Prof. Robinson discusses the impact of the Paris attacks on security policy in Europe
In the wake of the attacks in Paris on November 13, Penn Law spoke with Professor Paul H. Robinson, one of the world’s leading criminal law scholars. Robinson leads the Criminal Law Research Group at Penn Law, and the work that he and his students in the CLRG conducted last year on interdicting foreign terrorist fighters was honored by the U.S. military.
Robinson spoke about the legal structures necessary to interdict foreign terrorist fighters, the impact of the Paris attacks on security policy in Europe, and the balance between security and civil liberties.
Penn Law: How does your recent research with the CLRG and the Pentagon inform your perception of what’s happening? What, if anything, can be done to address these issues?
Paul H. Robinson: When I hear about these kinds of events, the first thing I think of is how critical it is for the fight against terror to be an international fight. It’s simply not feasible for any one country to effectively counter Islamic State. They have people who have come from all over the world — traveling all sorts of routes.
In our work, a source of our strength was to see that their global reach can be their vulnerability, as well. Yes, they’re all over the globe, and that means every country is vulnerable, but that also creates opportunities that wouldn’t otherwise be there.
Our project was trying to figure out ways that we could use the domestic law of the sending countries and the transit countries to have fighters arrested and detained before they could get to the battlefield, or before they could return home with their terrorist training. Sometimes detention could be for terrorism offenses, but sometimes on other offenses. A flexible approach, and a multi-national approach, is going to be the only thing that’s going to effectively counter the Islamic State threat.
PL: One of the suspects in the Paris attacks left Belgium, went to Syria, and came back to Belgium. How could that have been addressed in the E.U.?
PHR: There are three limitations to using our legal-interdiction approach. One is that you have to have the intelligence to know who the folks are, where they are, and how they’re traveling. As far as I can tell, in this case, they probably had that intelligence information on at least one of the terrorists. They had identified him; to some extent they followed his travel. They didn’t follow his as closely as they should have, but after the fact that’s always easy to say.
Second, you also have to have the cooperation of the sending or transit states — they have to take terrorism seriously and be willing to do something about it. Obviously, Syria’s not in a position to do that effectively, but you’d think Belgium would be — it’s hard to know exactly what the story is.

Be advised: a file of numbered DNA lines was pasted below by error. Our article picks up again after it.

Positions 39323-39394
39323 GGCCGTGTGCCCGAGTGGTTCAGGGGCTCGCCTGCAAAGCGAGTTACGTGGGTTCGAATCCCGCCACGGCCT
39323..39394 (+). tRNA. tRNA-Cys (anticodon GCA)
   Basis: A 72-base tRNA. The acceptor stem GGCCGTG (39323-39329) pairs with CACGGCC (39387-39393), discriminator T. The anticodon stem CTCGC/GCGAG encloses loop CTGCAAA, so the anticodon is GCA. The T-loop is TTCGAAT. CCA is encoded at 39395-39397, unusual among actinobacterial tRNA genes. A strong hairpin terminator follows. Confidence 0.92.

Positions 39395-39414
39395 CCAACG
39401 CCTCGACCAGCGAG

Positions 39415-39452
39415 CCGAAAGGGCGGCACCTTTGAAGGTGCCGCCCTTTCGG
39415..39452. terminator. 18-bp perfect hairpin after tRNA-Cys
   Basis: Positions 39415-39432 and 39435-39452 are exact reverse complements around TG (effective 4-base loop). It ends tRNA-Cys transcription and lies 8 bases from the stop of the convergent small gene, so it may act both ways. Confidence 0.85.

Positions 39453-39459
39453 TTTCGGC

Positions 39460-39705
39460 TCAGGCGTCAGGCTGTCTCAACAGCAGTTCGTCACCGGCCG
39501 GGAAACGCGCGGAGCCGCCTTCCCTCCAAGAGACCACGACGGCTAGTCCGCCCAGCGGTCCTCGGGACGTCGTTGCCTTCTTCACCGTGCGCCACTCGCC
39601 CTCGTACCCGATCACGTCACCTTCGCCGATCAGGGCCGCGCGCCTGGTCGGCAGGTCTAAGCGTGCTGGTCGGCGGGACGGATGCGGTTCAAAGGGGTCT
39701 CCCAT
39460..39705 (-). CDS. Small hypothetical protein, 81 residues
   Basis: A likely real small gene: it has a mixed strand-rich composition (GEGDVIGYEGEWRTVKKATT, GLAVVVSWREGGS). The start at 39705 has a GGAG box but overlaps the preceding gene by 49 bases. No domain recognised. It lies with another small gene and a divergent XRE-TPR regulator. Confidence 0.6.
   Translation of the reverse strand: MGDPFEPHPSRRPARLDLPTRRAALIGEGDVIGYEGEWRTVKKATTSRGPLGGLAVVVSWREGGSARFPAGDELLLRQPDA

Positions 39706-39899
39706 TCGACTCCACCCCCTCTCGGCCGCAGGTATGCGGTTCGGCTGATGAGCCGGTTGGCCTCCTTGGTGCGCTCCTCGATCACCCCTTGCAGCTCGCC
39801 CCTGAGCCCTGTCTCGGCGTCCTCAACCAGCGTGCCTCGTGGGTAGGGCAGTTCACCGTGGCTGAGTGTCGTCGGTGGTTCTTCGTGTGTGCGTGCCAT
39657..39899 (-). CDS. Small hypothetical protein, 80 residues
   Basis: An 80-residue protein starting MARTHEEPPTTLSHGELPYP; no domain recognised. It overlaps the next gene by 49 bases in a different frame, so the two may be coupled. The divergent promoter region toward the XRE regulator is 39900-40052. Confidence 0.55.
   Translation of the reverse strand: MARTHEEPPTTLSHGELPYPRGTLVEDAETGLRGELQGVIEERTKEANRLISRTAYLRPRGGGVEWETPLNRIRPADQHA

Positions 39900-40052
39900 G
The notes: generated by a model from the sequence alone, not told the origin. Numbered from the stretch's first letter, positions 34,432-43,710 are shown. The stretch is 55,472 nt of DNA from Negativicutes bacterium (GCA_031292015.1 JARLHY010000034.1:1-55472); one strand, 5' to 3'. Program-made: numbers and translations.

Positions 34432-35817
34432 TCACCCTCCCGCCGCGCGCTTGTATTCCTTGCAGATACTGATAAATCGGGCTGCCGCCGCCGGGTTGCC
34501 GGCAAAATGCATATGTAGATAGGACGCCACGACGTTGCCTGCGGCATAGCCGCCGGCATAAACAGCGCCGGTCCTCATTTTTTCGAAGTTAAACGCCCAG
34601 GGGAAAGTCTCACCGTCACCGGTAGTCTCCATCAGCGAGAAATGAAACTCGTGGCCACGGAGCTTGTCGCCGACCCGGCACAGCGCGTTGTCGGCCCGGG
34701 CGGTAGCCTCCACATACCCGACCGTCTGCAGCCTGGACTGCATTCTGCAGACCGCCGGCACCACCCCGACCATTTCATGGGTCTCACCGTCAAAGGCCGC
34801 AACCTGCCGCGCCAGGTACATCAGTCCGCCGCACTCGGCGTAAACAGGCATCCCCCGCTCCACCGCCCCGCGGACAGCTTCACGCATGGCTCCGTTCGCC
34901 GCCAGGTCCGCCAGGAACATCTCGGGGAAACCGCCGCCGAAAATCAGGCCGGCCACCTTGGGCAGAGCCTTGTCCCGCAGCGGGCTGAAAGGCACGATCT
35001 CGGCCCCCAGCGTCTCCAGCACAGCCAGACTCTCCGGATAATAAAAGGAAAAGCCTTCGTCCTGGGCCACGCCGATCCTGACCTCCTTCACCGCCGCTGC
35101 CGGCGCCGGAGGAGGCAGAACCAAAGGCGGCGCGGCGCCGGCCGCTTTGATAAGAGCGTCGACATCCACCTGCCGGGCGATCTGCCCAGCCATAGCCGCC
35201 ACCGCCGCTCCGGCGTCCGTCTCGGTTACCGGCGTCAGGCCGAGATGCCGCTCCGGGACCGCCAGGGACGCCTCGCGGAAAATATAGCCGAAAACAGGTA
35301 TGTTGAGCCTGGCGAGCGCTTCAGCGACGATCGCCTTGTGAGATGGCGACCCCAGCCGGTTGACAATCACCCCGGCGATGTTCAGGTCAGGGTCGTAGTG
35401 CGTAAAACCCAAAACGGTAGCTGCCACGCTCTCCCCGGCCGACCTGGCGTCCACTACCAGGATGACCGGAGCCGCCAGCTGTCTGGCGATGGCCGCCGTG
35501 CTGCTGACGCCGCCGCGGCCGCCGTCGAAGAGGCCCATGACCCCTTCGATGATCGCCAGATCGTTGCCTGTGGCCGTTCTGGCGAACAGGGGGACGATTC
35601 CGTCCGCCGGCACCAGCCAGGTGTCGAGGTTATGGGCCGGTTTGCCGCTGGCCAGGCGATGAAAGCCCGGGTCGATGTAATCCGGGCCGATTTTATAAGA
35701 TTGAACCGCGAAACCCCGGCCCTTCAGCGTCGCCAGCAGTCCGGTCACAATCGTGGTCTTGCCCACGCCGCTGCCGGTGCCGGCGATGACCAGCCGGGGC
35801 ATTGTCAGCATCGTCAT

The third is that even if you have a country that is willing, they need to have the laws in place to permit detention. Europeans have shown a great concern for privacy issues and free travel. They have surveillance concerns, and Mr. [Edward] Snowden certainly made them more sensitive to that. So, even if they knew of a potential terrorist they might not have had the legal means available to learn what he intends or to detain him even if they have strong suspicions. A country needs to develop the necessary legal tools.
PL: What do you think will be the lasting effects of the attacks in Paris?
PHR: My guess is that the Paris attacks will be a game-changer. I think it’s a French 9/11. We already have some indication of that in their initial reactions. People now see the real extent of the threat in a way that touches them. It’s easy to be sympathetic to interests of privacy and government overreaching. It’s easy to be committed to civil liberties. But let’s not be stupid about it. Let’s understand — with clear eyes — just what the trade-offs are, and let’s make good decisions about what we’re willing to trade off.
Do the Europeans really want to wait until another 3,000 people get killed in a full 9/11 before they do something about it? I think not. Here is where the U.S. experience may help. With our 9/11 as background, their Paris attacks make clear just how bad things could get.
At the same time, I wonder whether the Paris attacks will help remind some Americans of how real the danger is. Perhaps Paris will save us from having to have another tragedy in order for us to keep the pressure on.
Finding the right balance is important, and I think that’s what Europe is doing now. They’re going to reevaluate their security interests against their privacy and liberty interests.
I believe the Paris attacks are a major turning point for Europe. It will be their 9/11. It may change their security culture and could save some lives down the road.